Even under Covid, however, we see disparities that are reminiscent of the HIV/AIDs crisis. There’s actually not much care provided for elderly people who are at high risk of dying from Covid, in the same way that gay men who were getting AIDs and dying in the 1980s and ’90s did not receive care. They are both considered disposable populations—there’s no capital to be extracted from elderly people; they are outside of the workforce, and so the market and politicians crudely see them as nonproductive. There’s almost a collective shrug or some satisfaction in knowing that these people who are considered to be a net drain on resources are not going to be on the balance sheet.
Another similarity between the two viruses is that Covid is now being pooled to circulate most among people who are the most likely to be harmed and lack access to life-saving care, which also happened with HIV/AIDs. Despite some initial bursts of state mobilization in response to Covid, we’re now seeing the dismantling of any social safety net enacted during the pandemic. There’s no longer funding for people to get tested or treated who are uninsured, even though there’s clear evidence that people without insurance are the most likely to transmit Covid, get sick from it, and die. But the uninsured and poor are considered disposable, and so we’re seeing less and less money spent on protecting them.
CR: Your book suggests that viruses are some of the “greatest teachers”—how so?
ST: Viruses help us see who is being neglected by society and show us how, if we were to actually dismantle the structural forces that make particular groups disposable during pandemics, we would have a host of positive economic and social benefits for working people more broadly.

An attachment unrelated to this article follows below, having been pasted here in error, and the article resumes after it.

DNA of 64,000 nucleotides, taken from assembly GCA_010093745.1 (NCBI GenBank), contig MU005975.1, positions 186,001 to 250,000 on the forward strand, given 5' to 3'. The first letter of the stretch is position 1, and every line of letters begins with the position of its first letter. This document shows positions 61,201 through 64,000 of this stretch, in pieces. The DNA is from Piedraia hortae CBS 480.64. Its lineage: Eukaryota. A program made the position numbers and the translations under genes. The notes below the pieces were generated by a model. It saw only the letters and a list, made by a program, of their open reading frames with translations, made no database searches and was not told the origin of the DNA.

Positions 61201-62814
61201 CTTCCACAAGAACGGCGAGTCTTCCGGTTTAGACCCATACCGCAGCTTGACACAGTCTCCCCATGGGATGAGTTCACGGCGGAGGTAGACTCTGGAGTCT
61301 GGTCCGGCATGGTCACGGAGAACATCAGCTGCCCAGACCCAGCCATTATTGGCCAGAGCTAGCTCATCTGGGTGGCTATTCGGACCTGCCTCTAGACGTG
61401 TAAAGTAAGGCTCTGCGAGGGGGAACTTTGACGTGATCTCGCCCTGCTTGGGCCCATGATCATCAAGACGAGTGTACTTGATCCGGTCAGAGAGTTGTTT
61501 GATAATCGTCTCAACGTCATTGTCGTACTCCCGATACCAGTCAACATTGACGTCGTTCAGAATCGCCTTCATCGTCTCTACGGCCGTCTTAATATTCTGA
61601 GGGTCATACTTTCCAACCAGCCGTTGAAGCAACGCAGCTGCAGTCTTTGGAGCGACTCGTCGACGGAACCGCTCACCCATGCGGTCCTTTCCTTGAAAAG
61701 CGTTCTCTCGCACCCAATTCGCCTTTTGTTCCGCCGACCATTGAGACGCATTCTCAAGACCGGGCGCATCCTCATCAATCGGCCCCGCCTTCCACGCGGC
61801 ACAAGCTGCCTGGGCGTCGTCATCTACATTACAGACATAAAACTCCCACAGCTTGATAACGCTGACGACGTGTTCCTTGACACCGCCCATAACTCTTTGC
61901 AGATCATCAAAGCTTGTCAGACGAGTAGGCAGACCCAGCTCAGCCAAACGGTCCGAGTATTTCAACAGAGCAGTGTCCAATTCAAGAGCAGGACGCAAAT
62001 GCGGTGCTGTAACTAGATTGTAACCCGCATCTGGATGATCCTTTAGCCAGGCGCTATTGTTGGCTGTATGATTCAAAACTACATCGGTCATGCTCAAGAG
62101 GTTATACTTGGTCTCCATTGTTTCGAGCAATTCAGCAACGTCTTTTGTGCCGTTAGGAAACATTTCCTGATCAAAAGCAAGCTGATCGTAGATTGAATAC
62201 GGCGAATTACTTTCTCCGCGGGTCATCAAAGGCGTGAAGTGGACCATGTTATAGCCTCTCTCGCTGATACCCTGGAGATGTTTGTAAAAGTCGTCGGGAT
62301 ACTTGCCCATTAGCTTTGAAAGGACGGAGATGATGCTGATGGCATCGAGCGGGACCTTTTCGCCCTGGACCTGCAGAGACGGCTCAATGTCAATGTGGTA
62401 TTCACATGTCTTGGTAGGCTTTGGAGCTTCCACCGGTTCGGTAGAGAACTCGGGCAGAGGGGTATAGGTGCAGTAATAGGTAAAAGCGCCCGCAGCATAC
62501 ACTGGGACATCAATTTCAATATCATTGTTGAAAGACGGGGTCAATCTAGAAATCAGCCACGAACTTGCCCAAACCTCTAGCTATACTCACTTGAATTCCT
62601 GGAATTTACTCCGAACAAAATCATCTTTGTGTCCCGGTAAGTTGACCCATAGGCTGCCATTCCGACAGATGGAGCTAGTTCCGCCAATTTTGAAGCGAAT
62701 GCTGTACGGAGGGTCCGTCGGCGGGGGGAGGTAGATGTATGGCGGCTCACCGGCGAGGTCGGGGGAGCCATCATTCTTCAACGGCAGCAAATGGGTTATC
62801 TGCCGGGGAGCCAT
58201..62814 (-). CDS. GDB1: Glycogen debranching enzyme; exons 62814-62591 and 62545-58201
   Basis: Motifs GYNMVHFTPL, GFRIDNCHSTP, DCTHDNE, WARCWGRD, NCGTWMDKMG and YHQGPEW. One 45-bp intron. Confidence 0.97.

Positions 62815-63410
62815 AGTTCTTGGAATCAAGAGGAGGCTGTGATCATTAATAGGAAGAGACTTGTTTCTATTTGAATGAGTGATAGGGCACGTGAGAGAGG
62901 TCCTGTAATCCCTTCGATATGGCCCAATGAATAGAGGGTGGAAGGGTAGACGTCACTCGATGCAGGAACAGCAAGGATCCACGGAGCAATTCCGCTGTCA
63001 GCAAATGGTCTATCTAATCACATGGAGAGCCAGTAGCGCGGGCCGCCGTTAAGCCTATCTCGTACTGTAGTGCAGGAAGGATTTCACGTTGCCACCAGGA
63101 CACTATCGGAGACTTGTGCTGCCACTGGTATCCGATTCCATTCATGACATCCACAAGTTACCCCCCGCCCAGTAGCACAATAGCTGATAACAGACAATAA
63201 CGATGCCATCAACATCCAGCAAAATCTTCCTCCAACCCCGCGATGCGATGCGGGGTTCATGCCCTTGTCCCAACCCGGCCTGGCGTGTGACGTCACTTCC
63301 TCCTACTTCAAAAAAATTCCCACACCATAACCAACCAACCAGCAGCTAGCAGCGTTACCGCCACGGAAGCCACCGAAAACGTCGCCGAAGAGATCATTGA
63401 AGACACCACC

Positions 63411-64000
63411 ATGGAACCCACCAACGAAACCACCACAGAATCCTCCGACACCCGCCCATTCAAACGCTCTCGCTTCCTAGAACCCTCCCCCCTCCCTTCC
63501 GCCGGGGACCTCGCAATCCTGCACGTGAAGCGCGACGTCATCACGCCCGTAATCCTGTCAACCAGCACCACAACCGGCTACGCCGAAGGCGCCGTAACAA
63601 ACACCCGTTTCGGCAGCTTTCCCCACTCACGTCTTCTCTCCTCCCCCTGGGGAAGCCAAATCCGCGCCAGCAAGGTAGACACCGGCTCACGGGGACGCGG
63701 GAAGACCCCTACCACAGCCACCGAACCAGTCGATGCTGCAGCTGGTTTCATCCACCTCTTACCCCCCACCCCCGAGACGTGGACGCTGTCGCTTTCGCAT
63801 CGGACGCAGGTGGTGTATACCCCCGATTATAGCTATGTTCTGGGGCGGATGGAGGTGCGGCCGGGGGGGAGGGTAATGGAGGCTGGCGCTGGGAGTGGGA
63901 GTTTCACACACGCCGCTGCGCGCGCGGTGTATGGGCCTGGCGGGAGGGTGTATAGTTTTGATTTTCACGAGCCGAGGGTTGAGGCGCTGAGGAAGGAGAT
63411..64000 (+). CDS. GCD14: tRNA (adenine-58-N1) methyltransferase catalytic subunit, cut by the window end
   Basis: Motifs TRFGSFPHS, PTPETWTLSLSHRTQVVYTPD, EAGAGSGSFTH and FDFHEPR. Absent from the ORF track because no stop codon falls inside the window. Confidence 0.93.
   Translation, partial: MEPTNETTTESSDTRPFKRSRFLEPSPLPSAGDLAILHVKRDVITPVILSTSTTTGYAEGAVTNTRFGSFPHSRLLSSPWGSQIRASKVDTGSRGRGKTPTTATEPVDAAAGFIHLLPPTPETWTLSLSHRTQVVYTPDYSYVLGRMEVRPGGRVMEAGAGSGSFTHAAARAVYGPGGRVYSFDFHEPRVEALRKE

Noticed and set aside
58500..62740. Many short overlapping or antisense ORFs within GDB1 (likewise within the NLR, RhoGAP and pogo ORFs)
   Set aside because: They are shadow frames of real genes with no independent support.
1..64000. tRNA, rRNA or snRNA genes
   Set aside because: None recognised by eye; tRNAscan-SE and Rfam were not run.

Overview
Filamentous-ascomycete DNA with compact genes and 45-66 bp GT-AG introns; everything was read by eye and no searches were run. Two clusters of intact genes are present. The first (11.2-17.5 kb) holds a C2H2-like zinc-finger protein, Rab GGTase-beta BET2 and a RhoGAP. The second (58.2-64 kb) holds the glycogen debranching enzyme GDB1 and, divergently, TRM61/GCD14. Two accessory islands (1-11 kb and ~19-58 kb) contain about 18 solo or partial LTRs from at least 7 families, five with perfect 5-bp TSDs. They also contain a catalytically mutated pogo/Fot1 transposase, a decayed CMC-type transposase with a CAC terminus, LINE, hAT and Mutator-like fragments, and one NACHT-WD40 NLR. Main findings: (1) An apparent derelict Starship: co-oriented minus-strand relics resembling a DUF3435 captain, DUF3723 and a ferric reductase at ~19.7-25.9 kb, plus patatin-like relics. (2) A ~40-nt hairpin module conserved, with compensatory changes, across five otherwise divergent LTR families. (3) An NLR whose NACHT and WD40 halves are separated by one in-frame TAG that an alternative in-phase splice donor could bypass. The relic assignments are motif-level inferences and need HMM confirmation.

There are countries in the world, like Cuba, that have done pretty well with this pandemic—they have very low death rates, they vaccinated almost everybody over 2, and they did this all while being crushed by the US empire, in Cuba’s case, because they put a lot of money into public health. The idea that people need to work together—work collectively to protect the public health—is in and of itself something that viruses make clear and force people to deal with.
Viruses help us see that everything is connected. American culture and neoliberal capitalism are always trying to get us to see ourselves as the discrete heroes of our own journey, disconnected from everybody else. Whether we rise or fall is completely on us, and we shouldn’t care too much about other people, the thinking goes. On a physiological level, viruses just blow out of the water the idea that two people are distinct, when organic matter can be going between us in such a way that it helps reprogram part of our genetic code, which is what happens when someone gets infected by a virus. If we want to be safe, we have to make the air we breathe, the water we drink, safe for everyone. In that way, viruses are very helpful for helping us understand and wrestle with the fact that we are connected.
CR: I was particularly struck by your discussion of how policing, prisons, and the criminal legal system in the US and across the world creates and exacerbates harm against the viral underclass. As you write, “The carceral state is one of the most potent vectors of an underclass deemed disposable and unworthy of care or health.” Could you share a bit about this relationship between the politics of law and order and the production of the viral underclass?
ST: It’s important to recognize that being marked as a person who has been incarcerated creates disasters in life that puts someone in the viral underclass. High rates of incarceration not only help produce more pathogens, because of the unsanitary and inhumane conditions in US carceral institutions; they also exacerbate inequalities in housing, employment, and access to health care, which then heighten the risk of viral infection and death for an entire class of people. If you have been in prison or jail, it will be more difficult to get housing and to get a job, and so people are much more likely to become homeless. Prisons and jails manufacture a class of people who don’t have stable access to shelter, employment, or health care. And that is a breeding ground for the movement of viruses as well, and a critical way of thinking about the connection between viruses and the carceral state.
CR: A theme in the book is how, in many ways, both conservative and liberal elites participate in and benefit from the creation of the viral underclass. Why is demonstrating the bipartisan investment in sustaining the viral underclass—and especially the Democratic Party’s complicity in making the conditions of viral transmission worse—so important?